Nutrition information is calculated using an ingredient database and should be considered an estimate. In cases where multiple ingredient alternatives are given, the first listed is calculated for nutrition. Garnishes and optional ingredients are not included.

Queen Elizabeth's Drop Scones Recipe (2024)


What did the queen put on her scones? ›

In an interview earlier this year, Darren McGrady, a former royal chef, said that the queen spread a layer of jam on her scone, then added cream. That jam-first method in known as the Cornish style — versus the Devonshire style, which layers cream first.

What is the difference between a drop scone and an American pancake? ›

But "drop scones" in parts of the UK, in particular Scotland, where Balmoral castle is situated, are more like American pancakes than typical scones. Drop scones are thicker than American pancakes, and a little smaller.

Why is it called a drop scone? ›

The name comes from they way the batter is, very simply “dropped” onto the hot cooking surface. Back in the day, a girdle would have been used to make pancakes and (girdle) scones.

What is Queen Elizabeth's pancake recipe? ›

Beat two eggs with 4 tablespoons of sugar and about one teacup (or 3/4 of a cup) of milk. Add 4 teacups of flour and mix in another teacup of milk "as required" Mix in 3 teaspoons of cream of tartar and 2 tablespoons of bicarbonate soda (baking soda) Fold in 2 tablespoons of melted butter.

Does the queen put cream on her scones first? ›

Well, according to Darren McGrady, a former chef who worked for the Royal Family for over 10 years, the Queen prefered jam first. He tweeted: “The Queen always had home-made Balmoral jam first with clotted cream on top at Buckingham Palace garden parties in the royal tea tent and all royal tea parties.” Tea, anyone?

What is the difference between Cornish and Devonshire scones? ›

According to research, what's widely known as the “Devon method” is putting your clotted cream on first and covering that up with jam whereas the “Cornish method” involves spreading your scone with strawberry jam and then topping that layer with clotted cream.

What do British people call American scones? ›

A Biscuit (U.S.) Is a Scone (U.K.)

A British biscuit is not remotely similar to the fluffy and filling American biscuits made famous in Southern American cuisine. The closest British equivalent to those buttery miracles is a scone, which ain't too bad either.

What are pancakes called in England? ›

In the UK, the word pancakes refers to the same thing, but the word flapjacks refers to something entirely different: a baked good made from oats, resembling what elsewhere may be called a granola bar or oat bar. The word flapjack is traced back to the late 1500s.

What do the French call American pancakes? ›

we cal them crepes.

What is another name for a drop scone? ›

A favourite on Pancake Day, or on any day of the year.

Are drop scones the same as Welsh cakes? ›

According to Doug Windsor, the former national chef of Wales, the two cakes are made in a different way. He explained: "A Welsh cake is made from a dough, while a drop scone is made from a batter and is more of a pancake," he said.

Is a crumpet like a scone? ›

A crumpet is similar to an English muffin, not a scone or a biscuit. A crumpet is made from a batter and never split.

What was Queen Elizabeth's favorite dish? ›

Queen Elizabeth adhered to a daily teatime meal; her preference for delicate sandwiches with the crusts cut off was well-publicized. Her favorite version was reported to be smoked salmon with cream cheese. If the old adage is true, one should eat breakfast like a king, lunch like a prince, and dine like a pauper.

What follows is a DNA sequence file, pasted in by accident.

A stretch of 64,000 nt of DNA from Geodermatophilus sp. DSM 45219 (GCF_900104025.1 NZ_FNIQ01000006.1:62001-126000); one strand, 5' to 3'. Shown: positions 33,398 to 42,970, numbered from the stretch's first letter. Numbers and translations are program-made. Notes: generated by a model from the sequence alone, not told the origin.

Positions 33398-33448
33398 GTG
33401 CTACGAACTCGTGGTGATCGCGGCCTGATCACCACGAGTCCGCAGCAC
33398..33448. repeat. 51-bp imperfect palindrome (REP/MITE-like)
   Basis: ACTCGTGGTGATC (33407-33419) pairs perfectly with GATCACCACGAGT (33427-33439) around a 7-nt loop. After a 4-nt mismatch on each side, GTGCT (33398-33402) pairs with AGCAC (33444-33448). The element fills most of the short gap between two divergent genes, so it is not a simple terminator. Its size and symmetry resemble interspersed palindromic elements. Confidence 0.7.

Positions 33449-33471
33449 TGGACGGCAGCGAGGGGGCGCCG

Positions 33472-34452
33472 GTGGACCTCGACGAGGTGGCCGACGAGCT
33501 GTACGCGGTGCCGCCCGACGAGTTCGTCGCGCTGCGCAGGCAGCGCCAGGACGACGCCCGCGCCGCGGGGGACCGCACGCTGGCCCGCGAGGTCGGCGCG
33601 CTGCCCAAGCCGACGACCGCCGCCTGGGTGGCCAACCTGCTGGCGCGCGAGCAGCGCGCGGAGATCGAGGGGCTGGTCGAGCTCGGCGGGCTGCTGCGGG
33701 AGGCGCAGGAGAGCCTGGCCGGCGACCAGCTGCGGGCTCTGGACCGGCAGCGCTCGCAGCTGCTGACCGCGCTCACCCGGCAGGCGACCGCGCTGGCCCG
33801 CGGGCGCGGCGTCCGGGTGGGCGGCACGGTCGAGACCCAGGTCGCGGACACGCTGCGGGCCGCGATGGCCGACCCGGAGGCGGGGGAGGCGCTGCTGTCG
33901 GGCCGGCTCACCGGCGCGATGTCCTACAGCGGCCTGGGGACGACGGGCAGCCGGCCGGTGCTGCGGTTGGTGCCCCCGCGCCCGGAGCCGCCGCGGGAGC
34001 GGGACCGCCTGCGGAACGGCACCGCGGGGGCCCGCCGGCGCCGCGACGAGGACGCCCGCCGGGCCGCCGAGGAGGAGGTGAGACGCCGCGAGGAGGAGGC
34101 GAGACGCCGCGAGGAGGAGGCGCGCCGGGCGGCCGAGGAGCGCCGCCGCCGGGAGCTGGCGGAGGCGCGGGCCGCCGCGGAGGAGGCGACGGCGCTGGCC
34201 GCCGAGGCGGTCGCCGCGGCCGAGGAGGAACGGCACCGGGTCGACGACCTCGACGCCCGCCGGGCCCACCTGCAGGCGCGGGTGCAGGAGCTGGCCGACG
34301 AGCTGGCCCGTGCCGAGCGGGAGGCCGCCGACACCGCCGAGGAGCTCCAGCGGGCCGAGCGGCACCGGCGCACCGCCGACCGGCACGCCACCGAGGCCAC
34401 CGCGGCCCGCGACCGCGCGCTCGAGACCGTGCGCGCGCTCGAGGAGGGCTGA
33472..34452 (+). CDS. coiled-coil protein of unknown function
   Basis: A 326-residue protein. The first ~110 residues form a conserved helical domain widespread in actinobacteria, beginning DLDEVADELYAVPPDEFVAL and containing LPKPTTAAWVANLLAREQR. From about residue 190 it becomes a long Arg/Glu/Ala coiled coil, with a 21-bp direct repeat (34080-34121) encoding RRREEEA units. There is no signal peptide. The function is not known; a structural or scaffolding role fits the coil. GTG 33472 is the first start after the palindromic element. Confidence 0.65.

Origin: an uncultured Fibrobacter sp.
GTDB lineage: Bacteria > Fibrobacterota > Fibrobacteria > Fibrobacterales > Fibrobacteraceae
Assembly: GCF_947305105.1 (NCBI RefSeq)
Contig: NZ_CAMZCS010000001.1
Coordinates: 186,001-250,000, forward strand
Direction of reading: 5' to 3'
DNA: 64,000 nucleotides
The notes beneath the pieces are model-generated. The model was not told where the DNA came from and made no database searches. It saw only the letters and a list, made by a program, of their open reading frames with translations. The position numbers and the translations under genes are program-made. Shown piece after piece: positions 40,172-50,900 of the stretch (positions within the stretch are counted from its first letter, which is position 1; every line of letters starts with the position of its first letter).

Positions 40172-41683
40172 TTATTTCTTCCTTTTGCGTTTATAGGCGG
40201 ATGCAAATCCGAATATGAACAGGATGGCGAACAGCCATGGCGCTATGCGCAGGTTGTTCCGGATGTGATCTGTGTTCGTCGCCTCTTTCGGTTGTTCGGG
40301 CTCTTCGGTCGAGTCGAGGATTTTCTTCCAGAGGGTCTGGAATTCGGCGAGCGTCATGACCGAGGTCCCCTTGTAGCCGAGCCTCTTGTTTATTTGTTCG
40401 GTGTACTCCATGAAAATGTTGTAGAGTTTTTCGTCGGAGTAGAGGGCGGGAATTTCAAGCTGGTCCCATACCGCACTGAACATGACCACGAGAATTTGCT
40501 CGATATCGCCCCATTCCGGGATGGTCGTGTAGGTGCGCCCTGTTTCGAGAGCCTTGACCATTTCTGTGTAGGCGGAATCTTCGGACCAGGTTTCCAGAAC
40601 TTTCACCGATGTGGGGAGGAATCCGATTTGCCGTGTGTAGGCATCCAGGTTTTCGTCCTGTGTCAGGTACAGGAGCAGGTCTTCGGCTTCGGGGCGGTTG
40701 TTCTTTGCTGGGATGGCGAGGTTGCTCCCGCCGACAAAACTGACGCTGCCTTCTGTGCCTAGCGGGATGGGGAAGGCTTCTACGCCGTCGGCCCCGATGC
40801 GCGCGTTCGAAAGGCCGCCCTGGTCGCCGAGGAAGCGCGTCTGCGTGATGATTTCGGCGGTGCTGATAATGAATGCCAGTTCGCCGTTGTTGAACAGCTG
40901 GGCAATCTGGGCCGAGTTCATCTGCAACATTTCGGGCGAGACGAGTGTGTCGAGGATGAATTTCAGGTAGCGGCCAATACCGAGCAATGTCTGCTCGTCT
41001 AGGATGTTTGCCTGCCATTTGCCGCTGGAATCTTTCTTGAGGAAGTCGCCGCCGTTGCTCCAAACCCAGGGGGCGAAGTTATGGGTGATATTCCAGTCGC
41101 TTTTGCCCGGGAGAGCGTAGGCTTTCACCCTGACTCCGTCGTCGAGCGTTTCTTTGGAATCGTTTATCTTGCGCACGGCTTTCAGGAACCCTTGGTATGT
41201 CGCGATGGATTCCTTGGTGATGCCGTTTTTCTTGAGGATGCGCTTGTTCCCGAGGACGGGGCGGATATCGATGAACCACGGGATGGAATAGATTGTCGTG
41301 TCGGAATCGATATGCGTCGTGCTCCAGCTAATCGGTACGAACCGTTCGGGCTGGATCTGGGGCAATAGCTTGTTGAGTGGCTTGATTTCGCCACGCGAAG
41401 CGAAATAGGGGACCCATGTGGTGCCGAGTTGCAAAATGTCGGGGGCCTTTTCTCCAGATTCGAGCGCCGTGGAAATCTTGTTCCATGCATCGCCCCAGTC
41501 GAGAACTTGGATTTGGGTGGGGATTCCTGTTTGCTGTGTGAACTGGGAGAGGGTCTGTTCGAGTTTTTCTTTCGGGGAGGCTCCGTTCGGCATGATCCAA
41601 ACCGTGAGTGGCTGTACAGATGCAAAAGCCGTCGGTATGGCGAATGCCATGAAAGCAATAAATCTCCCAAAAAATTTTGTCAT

What is the Favourite dish of Queen Elizabeth? ›

Chocolate perfection pie was one of her favourite dishes. It's layers of cinnamon cream and chocolate with a really crisp sugar pastry crust. She also liked chocolate mousse,” he said. Apart from her Earl Grey tea, the monarch also enjoyed indulging in scones, Gin and, of course, cake.

What did Queen Elizabeth like in her scrambled eggs? ›

Queen Elizabeth's Scrambled Eggs Included Nutmeg and Lemon

Queen Elizabeth enjoyed her scrambled eggs with lemon zest and nutmeg, so you know we're intrigued. When the Queen wanted some protein-packed food for breakfast, her chef would start with three organic eggs and a tablespoon of milk.

Can I buy clotted cream in the US? ›

While you're unlikely to find authentic clotted cream in America, you can still purchase it online and at some major U.S. grocery stores. Just keep in mind that what you're buying is the FDA-approved, pasteurized version of clotted cream.

What did the queen put in her eggs? ›

The Queen's order went like this; 3 organic eggs with a tablespoon of whole milk, scrambled on low heat with a tablespoon of butter, just before they set, the chef would add a teaspoon of lemon zest and a pinch of nutmeg. Unheard of!

How is clotted cream made? ›

Clotted cream (Cornish: dehen molys, sometimes called scalded, clouted, Devonshire or Cornish cream) is a thick cream made by heating full-cream cow's milk using steam or a water bath and then leaving it in shallow pans to cool slowly.

What is the difference between Cornish and Devon clotted cream? ›

Differences Between Cornish and Devonshire Clotted Cream

Both Devonshire and Cornish clotted cream is produced using the same or similar methods, the main difference comes from the cows pastures (the better the cows diet the better the clotted cream).


Top Articles
Latest Posts
Article information

Author: Carlyn Walter

Last Updated:

Views: 6219

Rating: 5 / 5 (50 voted)

Reviews: 81% of readers found this page helpful

Author information

Name: Carlyn Walter

Birthday: 1996-01-03

Address: Suite 452 40815 Denyse Extensions, Sengermouth, OR 42374

Phone: +8501809515404

Job: Manufacturing Technician

Hobby: Table tennis, Archery, Vacation, Metal detecting, Yo-yoing, Crocheting, Creative writing

Introduction: My name is Carlyn Walter, I am a lively, glamorous, healthy, clean, powerful, calm, combative person who loves writing and wants to share my knowledge and understanding with you.